She couldn't even cry out. After six hours hiding from the gunman who is thought to have executed her boyfriend by the roadside and trussed her up to keep for later, Joanne Lees stepped out of the inky dark of the central Australian desert night. Her hands bound so tightly her wrists were bleeding, and with electrical tape looped round her neck and gagging her mouth, the 27-year-old British tourist stumbled into the headlights.
Barreling south along the Northern Territory's Stuart Highway-about 280 km north of Alice Springs-past midnight on July 15, truck driver Vince Miller only glimpsed the ragged woman before he jammed on the brakes. With the trailers of his road train snaking out of control behind him, Miller panicked. "I've just hit a woman, I hit a woman," he yelled to his sleeping co-driver as they shuddered to a stop. But he hadn't hurt Lees; he had saved her. Bleeding from the cuts lacing her body-her shorts and singlet no protection from the thorns and burrs of the mallee scrub and spinifex grass through which she had burrowed-Lees fell into Miller's arms and began sobbing out her tale of horror. "This whole thing is really so bizarre," says Police Commander Bob Fields, who is leading the investigation, "it almost defies belief."
The desert here is monotonously flat, rising only for escarpments and ridges a couple of hundred meters high-ribs off the ancient, eroded spines of the MacDonnell and Davenport Ranges. From horizon to horizon there is nothing but red earth, squat, pale-green mulga trees and dense mallee shrubs. And when night falls, the darkness is almost palpable.
An hour after sunset on that Saturday, Lees and 28-year-old Peter Falconio, six months into the Australian leg of their round-the-world holiday, were cruising in their orange Volkswagen campervan-Falconio at the wheel-when a white four-wheel-drive pickup drew alongside. The driver gestured that he could see sparks coming from the exhaust of the campervan and, after some discussion about whether to heed him, the couple pulled over. Falconio inspected the van with the stranger, then came to the front and asked Lees to rev the engine. When he walked behind the van again, Lees heard a bang. It was the last she saw of her boyfriend. Tying her up, the gunman put her into his pickup while he went to the campervan. His mistake, and Lees' fortune, was that he restrained her hands in front, allowing her to maneuver out of the ankle bindings and escape into the bush.
The darkness that allowed the gunman to commit his crime unobserved proved Lees' savior. She was able to lie undiscovered in the thorny scrub as the man searched for her with a torch and a dog. Now the hunter is the hunted: more than 100 police, of a Northern Territory force of fewer than 1,000, are searching for the gunman, but the area they must cover-a million sq. km-is daunting. "We're looking for a needle in a haystack," says Commander Fields, "and you don't get a haystack much bigger than the Northern Territory."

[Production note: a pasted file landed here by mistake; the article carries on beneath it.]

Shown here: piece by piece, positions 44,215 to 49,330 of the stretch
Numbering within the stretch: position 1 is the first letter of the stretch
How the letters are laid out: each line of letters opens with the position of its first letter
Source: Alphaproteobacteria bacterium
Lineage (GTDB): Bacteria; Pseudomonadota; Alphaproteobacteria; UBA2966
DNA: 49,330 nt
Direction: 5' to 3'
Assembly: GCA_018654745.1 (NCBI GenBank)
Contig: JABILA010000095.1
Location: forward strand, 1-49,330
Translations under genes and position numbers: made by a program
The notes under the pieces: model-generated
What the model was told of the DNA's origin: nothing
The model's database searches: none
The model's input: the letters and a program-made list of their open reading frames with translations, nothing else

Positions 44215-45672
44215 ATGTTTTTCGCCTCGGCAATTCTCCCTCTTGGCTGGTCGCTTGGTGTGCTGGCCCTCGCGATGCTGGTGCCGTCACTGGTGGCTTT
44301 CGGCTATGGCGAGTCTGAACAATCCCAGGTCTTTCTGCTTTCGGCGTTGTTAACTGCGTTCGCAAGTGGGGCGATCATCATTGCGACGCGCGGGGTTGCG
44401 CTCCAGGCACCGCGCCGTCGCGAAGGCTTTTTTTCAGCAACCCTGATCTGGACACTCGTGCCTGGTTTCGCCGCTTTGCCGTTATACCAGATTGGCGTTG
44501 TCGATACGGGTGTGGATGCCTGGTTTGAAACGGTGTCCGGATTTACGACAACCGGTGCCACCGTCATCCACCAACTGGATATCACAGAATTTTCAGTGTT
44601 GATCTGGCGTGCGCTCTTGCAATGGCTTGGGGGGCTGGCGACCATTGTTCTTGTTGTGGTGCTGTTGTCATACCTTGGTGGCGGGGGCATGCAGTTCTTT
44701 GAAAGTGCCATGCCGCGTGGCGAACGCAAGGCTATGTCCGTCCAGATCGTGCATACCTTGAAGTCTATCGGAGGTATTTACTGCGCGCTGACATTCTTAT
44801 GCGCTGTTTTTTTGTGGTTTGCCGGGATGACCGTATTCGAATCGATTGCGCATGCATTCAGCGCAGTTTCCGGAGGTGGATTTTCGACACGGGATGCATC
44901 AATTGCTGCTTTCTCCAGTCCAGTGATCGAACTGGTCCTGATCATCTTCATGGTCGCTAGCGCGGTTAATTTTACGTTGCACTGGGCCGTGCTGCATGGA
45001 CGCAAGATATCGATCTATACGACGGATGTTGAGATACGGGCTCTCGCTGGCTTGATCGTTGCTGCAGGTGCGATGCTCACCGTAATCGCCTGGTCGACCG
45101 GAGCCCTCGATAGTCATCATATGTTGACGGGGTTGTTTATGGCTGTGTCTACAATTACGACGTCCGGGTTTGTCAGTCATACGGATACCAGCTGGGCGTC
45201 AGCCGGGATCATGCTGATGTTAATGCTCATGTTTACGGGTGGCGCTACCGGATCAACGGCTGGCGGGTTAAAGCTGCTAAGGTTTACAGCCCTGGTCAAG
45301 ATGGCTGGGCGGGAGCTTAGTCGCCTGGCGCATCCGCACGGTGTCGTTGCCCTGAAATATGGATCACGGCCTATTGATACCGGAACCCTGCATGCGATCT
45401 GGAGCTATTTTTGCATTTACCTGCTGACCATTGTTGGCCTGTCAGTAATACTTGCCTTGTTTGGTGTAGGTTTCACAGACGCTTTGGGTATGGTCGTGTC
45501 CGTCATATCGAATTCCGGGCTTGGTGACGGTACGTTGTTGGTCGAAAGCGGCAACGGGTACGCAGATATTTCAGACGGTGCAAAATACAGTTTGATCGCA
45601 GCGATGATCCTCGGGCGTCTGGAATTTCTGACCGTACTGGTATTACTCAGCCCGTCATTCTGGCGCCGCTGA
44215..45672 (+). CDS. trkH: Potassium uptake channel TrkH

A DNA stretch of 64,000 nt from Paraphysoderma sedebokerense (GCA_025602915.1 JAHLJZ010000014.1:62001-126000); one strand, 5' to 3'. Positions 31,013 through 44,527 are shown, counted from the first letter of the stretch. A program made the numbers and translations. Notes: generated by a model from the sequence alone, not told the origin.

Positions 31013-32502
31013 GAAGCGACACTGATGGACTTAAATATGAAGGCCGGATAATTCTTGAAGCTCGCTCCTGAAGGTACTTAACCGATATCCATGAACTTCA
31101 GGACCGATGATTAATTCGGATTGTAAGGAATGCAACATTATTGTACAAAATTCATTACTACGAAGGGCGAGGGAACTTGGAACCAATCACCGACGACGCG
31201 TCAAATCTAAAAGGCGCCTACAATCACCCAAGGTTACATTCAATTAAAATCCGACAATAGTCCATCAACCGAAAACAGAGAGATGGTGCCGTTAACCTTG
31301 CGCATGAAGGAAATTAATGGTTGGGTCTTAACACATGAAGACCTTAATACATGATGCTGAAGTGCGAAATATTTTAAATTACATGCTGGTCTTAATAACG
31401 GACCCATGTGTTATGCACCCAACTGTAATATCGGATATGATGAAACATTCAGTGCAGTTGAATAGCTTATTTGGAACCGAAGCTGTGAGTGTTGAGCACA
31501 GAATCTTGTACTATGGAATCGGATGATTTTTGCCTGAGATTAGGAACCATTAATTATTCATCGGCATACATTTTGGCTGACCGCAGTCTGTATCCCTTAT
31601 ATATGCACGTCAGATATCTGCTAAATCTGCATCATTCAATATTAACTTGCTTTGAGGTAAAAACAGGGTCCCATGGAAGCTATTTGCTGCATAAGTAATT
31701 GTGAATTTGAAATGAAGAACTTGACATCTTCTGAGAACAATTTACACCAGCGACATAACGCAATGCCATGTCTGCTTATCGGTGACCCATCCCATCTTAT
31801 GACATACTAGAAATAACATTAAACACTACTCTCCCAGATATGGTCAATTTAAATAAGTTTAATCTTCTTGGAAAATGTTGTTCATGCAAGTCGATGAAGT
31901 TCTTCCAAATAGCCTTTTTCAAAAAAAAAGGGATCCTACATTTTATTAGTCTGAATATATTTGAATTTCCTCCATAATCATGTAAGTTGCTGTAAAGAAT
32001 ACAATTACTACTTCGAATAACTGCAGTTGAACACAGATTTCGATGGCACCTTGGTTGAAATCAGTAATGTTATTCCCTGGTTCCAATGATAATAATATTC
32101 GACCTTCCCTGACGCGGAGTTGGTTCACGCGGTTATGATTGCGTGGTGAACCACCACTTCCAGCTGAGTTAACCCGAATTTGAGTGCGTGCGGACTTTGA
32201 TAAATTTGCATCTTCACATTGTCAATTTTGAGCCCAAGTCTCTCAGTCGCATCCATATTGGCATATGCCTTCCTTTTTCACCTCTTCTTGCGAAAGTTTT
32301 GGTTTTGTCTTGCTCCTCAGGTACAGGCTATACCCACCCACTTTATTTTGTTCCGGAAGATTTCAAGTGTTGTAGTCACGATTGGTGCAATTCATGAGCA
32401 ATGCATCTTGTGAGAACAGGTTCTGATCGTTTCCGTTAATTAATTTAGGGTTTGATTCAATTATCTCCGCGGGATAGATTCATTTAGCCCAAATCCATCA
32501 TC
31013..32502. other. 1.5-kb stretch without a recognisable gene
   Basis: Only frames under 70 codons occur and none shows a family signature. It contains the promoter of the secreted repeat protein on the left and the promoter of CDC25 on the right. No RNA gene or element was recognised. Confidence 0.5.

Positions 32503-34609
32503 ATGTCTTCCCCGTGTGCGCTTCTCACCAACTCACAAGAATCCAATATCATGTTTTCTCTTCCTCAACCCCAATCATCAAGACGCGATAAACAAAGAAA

The harsh remoteness of the outback, and the pioneers' struggle to survive it, are more than a memory in these regions. "The Territory remains an area of adventure," says Les Pilton, proprietor of the Barrow Creek Hotel, who took in the distraught Lees until police arrived three hours later. "It's one of the last frontiers. Part of that is that there is a danger; it's life on the very edge." Distances are almost unimaginable to outsiders: once a week Pilton makes a 570-km round trip just to go to the bank, or for a haircut. Roads run in numbingly straight lines, up to 30 km without a bend, their ends shimmering and liquefying in optical illusions as they bleed into the sky; families live on remote cattle properties, hundreds of kilometers from their nearest neighbors. As a result, country friendliness here extends to a code of mutual assistance on the road. Vehicles take such a pounding that breakdowns are common. Stranded travelers are not strangers to these folk, but friends in need-though that tradition is gradually being eroded. "You've got to be careful," says Rodney, from the Anmatjere Aboriginal community, south of Barrow Creek. "We won't stop for a bloke with his hood up, no way. We'll stop if there's kids, but not otherwise."
People traveling in central Australia now share his concern. Holidaymakers who normally camp by the side of the highway have begun clustering at night under the lights of service stations and roadhouses as if in Wild West wagon trains. People are afraid to stop on the open road even to relieve themselves, says Greg Dick, owner of the Aileron roadhouse where the couple had their last meal-of toasted sandwiches-together. "Our toilets are doing a roaring trade." But life will go on. Says Pilton: "The public forgets tragedies very quickly, and there's always new people coming in who haven't heard the news." Dick agrees: "I found nine people sleeping out the front here this morning, but that'll change. Something else, like another crime, will happen in another town or city in a few weeks, and the attention will go away."
Locals insist the Barrow Creek incident is an aberration: "These crimes happen everywhere, not just the Territory," says resident Harvey Mitchell. And sensational media reports to the contrary, the Territory is not a place where you take your life in your hands with every trip. But the dark side of this lonely region is never far away. There were police roadblocks here only two weeks ago, after a man's body was found near Mandorah, in the far north, burned in a campfire.
Despite their optimism, Territorians have been prodded by the week's events to reflect on their home, and the vulnerability that comes with isolation. Dangling a shotgun as he waves down vehicles for inspection, a young policeman says this kind of violence is rare. But before motioning the next vehicle on, he adds a chilling caveat: "Now you wonder, though, how often murder does go on and we don't know about it."